Earnings and expenses of a gardener, who manages 3 gentlemen's gardens, finding seeds and doing all necessary work for £56: The seeds and labour he hires cost him £16, but as sexton and by odd jobs he earns £10, so that his income is from £45 to £50, a circumstance which has excited some envy. He is a remarkably sober, hard-working and inoffensive man, a member of a friendly society, aged 35, with a wife nearly of the same age, and 8 children (ninth expected). Expendi-ture: Rent, £4 4s.; bread, 13 quartern loaves a week, at 10d., £28 3s. 4d.; a joint of meat every Sunday, at 4s., £10 8s.; a pig bought to fatten, £5; breakfast tea, ¼lb. lasts a fortnight, 1s.; 2lbs. sugar a week at 9d., £5 4s.; butter, 1½lbs. a week at 15d.; cheese, the same, £5 4s.; salt, soap and candles, £2 8s. 4d.; a bushel of coal a week at 1s. 6d., £3 18s.; small beer, £2 12s.; shoes, which he cobbles himself, £2; clothes (much is given them), £4; medical attendance, mid-wifery, and inoculation, 10s.; schooling of one child (the rest at the expense of neighbours), 12s.; friendly society, 18s. Total, £75 1s. 8d. There is no reason to think this account exaggerated or in any respect mis-stated, and yet there is an evident surplusage of a very large sum beyond what he acknowledges he earns. Still, he says even ill this dear year he has not yet contracted much debt. An attempt has been made to compile a similar account of several other labourers in this parish, but the results were always an excess of expenditure, and were probably inaccurate.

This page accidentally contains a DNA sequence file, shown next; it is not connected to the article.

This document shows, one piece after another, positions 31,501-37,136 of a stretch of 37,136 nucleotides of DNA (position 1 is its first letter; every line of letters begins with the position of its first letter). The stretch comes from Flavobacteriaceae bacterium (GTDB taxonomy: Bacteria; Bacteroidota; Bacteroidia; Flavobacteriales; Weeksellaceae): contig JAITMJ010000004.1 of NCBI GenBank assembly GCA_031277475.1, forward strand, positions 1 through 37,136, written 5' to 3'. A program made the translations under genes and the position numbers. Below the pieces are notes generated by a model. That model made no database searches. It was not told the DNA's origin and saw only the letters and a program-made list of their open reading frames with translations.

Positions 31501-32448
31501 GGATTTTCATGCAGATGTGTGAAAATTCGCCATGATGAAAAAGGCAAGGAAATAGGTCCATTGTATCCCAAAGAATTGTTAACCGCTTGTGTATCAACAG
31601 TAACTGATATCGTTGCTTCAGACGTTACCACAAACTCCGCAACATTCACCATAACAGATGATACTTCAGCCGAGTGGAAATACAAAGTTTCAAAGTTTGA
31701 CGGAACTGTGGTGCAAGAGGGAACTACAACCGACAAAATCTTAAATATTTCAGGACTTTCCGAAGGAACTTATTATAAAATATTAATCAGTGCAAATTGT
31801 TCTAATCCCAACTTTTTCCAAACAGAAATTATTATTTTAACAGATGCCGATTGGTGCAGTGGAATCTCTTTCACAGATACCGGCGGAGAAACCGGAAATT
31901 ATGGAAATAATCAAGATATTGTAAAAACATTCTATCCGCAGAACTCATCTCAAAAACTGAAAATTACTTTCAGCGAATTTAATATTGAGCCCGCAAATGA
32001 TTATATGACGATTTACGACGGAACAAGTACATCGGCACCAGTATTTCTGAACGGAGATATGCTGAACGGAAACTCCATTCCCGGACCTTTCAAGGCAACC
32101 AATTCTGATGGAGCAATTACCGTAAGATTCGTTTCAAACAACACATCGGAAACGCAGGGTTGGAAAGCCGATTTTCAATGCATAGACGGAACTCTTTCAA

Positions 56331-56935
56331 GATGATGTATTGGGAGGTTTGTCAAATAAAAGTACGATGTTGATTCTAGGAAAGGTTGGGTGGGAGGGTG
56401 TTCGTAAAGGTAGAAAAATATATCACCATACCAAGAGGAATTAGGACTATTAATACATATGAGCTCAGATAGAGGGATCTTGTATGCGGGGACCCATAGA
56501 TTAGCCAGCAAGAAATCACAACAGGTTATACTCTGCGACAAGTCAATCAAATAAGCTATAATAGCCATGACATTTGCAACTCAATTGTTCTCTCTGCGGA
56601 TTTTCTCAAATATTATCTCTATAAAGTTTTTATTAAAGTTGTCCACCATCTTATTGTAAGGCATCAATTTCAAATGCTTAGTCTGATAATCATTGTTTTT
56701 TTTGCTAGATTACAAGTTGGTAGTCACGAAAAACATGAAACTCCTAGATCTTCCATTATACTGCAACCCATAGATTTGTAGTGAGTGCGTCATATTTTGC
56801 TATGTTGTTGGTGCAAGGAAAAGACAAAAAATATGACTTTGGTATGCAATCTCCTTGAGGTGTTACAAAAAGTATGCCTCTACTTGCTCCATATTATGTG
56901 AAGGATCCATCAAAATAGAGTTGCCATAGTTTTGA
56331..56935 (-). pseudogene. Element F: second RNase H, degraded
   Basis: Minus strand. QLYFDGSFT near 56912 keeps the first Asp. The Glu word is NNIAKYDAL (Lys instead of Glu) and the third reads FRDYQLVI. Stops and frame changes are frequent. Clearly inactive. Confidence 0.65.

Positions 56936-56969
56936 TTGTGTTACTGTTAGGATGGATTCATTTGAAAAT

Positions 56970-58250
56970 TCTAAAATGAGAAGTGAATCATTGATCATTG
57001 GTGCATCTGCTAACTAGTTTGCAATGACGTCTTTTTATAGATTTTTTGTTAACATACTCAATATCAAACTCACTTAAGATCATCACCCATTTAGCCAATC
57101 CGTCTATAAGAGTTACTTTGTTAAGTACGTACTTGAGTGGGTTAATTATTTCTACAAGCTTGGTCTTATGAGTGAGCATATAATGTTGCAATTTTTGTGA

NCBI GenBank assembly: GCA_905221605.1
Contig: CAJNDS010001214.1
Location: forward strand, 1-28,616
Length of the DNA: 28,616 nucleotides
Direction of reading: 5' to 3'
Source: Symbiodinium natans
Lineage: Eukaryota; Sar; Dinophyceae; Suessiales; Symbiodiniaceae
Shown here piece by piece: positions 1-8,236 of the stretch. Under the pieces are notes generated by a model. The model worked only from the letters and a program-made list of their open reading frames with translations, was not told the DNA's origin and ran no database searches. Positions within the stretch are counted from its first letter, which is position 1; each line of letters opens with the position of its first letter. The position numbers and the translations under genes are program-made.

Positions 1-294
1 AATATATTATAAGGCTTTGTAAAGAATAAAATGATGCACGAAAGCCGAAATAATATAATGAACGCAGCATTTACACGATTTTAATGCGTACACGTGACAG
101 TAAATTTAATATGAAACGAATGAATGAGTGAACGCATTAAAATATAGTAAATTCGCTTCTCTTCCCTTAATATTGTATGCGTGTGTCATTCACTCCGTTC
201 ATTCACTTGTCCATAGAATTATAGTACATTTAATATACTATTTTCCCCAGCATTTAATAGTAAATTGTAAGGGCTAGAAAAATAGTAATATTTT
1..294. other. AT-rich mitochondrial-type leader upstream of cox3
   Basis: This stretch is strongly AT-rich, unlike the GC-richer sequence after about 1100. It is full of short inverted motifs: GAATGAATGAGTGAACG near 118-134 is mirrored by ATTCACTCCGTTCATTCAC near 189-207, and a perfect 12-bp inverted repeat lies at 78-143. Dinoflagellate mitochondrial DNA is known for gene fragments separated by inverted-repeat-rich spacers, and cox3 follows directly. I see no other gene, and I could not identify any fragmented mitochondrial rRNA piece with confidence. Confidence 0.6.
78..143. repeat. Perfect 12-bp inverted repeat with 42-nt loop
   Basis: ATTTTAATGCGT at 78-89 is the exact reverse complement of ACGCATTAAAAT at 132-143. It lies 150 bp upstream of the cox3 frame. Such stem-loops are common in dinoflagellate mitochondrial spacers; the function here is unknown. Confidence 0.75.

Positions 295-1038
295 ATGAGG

Eden's diaries, kept from 1773 to 1805, contain various references to the Rev. Boucher, mentioning, for example, a stay in Epsom during 1795 when they visited Horton Lodge (the residence of Eden's mentally impaired aunt, Hon. Louisa Calvert Browning, relict of John Browning decd.) [LINK Frederick Calvert, 6th, and last, Baron Baltimore.